Last week, I spoke about Paris, and I mentioned that in a tragedy like this, we as Christians become burdened for a little while and then a few days later, go on with their lives. Maybe we make a temporary Facebook profile picture, maybe we put up flags, but eventually the emotion of the moment dies down, and we ignore the still real ramifications of what's going on in the world.
And I must admit that I am as guilty about this as anyone else. I have had times where my burden for the situation in Paris, which was first so strong because of the number of people affected, and the superb opportunity for the church to shine a spotlight in this tragedy, has started to slowly dwindle. I pray about it every other day, but not as a consistent daily occurrence.
And it's only been a week since the events happened! How is this so? How is that the emotions that are felt throughout the world are so transient that we even now start to feel unaffected by the tragedy and more concerned with the implications of a text message we sent?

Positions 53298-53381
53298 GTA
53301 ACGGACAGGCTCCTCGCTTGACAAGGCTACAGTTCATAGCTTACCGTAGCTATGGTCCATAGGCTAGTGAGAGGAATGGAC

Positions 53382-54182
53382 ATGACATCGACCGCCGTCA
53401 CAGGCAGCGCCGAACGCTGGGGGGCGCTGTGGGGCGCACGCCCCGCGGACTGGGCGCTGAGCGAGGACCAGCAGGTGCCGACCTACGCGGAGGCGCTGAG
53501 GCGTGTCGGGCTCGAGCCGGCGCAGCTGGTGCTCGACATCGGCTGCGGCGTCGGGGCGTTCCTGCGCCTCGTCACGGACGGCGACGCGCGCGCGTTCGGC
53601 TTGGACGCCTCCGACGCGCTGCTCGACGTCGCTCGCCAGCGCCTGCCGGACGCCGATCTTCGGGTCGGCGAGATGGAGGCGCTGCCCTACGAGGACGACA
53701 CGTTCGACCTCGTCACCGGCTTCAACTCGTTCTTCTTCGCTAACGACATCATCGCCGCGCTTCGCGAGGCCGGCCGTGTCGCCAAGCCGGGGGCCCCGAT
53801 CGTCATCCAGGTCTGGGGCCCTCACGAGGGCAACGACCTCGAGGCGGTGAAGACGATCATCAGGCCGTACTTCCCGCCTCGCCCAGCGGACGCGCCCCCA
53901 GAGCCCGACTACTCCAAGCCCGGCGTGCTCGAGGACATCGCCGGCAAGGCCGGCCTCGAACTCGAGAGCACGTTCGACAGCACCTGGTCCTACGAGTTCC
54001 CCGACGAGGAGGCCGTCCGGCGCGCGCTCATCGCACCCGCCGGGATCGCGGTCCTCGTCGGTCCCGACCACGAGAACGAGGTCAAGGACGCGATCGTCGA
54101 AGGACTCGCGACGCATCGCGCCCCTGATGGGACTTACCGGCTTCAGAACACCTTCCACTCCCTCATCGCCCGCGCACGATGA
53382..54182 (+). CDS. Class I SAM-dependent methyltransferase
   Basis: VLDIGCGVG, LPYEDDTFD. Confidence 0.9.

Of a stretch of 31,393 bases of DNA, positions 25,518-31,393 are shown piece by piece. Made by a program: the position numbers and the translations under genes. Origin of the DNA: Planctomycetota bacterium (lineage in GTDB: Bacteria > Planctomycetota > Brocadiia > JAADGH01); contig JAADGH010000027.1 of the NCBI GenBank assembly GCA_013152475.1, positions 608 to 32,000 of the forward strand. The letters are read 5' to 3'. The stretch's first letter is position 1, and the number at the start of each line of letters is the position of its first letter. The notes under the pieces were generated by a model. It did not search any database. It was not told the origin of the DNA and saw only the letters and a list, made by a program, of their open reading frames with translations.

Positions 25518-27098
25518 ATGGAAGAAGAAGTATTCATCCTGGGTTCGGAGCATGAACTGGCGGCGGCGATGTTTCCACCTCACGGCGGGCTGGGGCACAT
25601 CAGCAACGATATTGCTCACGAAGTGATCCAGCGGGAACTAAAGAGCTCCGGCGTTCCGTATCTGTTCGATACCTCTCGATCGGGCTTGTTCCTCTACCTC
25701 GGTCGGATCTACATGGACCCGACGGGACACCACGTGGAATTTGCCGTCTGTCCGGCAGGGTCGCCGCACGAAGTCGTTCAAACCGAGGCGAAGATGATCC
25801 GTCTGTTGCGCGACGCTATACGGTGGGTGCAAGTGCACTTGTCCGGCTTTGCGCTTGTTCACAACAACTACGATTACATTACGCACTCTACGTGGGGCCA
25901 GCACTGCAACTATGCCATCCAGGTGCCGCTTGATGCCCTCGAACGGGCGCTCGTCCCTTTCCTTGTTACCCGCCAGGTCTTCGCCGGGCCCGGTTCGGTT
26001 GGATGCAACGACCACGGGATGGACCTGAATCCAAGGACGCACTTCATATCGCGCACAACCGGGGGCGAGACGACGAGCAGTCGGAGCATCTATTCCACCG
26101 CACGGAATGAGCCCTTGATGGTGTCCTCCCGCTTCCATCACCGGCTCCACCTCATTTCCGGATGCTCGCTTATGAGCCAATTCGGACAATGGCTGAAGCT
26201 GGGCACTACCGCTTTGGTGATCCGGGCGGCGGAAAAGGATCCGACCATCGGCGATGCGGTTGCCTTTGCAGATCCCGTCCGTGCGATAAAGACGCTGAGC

A far cry are we from the works of Nehemiah who kept his burden for 4-5 months. A far cry are we from the old men of the faith who would pray constantly and long-term for those affected by poverty.
Admittedly, we will not all be burdened like Nehemiah about every situation. That would be insane and a scary world. But I think we should be able to still desire prayer for these people.
And then of course, there are the people critiquing the fact that we are up in arms about this and not about the killings that happen in Africa. Ok, let's pray about those too. Further, I don't think it's ok for them to condemn anyone for the burdens that we have in society.
At any rate, I feel strongly about Paris, and wish that I could specifically do something to help. Since I'm not in that position, I'm praying the Lord would burden and guide those that are. And you can probably expect to hear about Paris for several Mondays to come. If you would, at least take that time, to pray about the situation.